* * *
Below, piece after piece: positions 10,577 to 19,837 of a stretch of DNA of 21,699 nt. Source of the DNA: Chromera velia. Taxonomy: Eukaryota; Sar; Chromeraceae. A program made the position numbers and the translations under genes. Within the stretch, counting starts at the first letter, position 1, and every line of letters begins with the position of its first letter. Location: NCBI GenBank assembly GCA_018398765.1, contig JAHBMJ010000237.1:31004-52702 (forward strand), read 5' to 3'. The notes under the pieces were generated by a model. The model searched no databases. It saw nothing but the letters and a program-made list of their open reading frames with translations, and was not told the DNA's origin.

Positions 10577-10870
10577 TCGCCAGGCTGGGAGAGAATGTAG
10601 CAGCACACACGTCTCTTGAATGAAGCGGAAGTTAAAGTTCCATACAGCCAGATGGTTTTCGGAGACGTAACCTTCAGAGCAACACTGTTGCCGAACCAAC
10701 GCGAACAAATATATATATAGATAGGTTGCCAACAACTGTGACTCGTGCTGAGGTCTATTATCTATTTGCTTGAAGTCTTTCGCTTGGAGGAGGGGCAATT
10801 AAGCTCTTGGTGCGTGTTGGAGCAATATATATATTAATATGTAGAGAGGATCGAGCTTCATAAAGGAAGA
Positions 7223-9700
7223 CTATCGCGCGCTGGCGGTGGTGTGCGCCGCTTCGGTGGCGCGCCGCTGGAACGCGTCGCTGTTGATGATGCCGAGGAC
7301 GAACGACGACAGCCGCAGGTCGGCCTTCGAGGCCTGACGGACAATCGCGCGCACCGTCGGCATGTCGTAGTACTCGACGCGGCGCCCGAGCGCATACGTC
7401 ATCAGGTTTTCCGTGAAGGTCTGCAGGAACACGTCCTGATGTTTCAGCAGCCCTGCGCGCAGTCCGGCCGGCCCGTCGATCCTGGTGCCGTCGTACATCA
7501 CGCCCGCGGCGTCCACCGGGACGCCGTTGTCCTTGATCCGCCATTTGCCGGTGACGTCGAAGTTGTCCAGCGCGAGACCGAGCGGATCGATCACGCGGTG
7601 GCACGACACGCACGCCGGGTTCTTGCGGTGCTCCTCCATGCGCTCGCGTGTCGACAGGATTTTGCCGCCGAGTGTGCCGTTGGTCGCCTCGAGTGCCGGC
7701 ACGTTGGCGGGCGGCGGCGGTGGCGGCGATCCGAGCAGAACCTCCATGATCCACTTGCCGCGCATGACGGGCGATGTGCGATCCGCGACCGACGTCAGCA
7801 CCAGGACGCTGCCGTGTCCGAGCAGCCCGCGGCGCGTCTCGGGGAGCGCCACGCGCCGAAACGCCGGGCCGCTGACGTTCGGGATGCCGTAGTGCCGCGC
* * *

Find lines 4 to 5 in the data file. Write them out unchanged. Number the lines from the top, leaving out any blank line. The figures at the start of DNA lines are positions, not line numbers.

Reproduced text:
10601 CAGCACACACGTCTCTTGAATGAAGCGGAAGTTAAAGTTCCATACAGCCAGATGGTTTTCGGAGACGTAACCTTCAGAGCAACACTGTTGCCGAACCAAC
10701 GCGAACAAATATATATATAGATAGGTTGCCAACAACTGTGACTCGTGCTGAGGTCTATTATCTATTTGCTTGAAGTCTTTCGCTTGGAGGAGGGGCAATT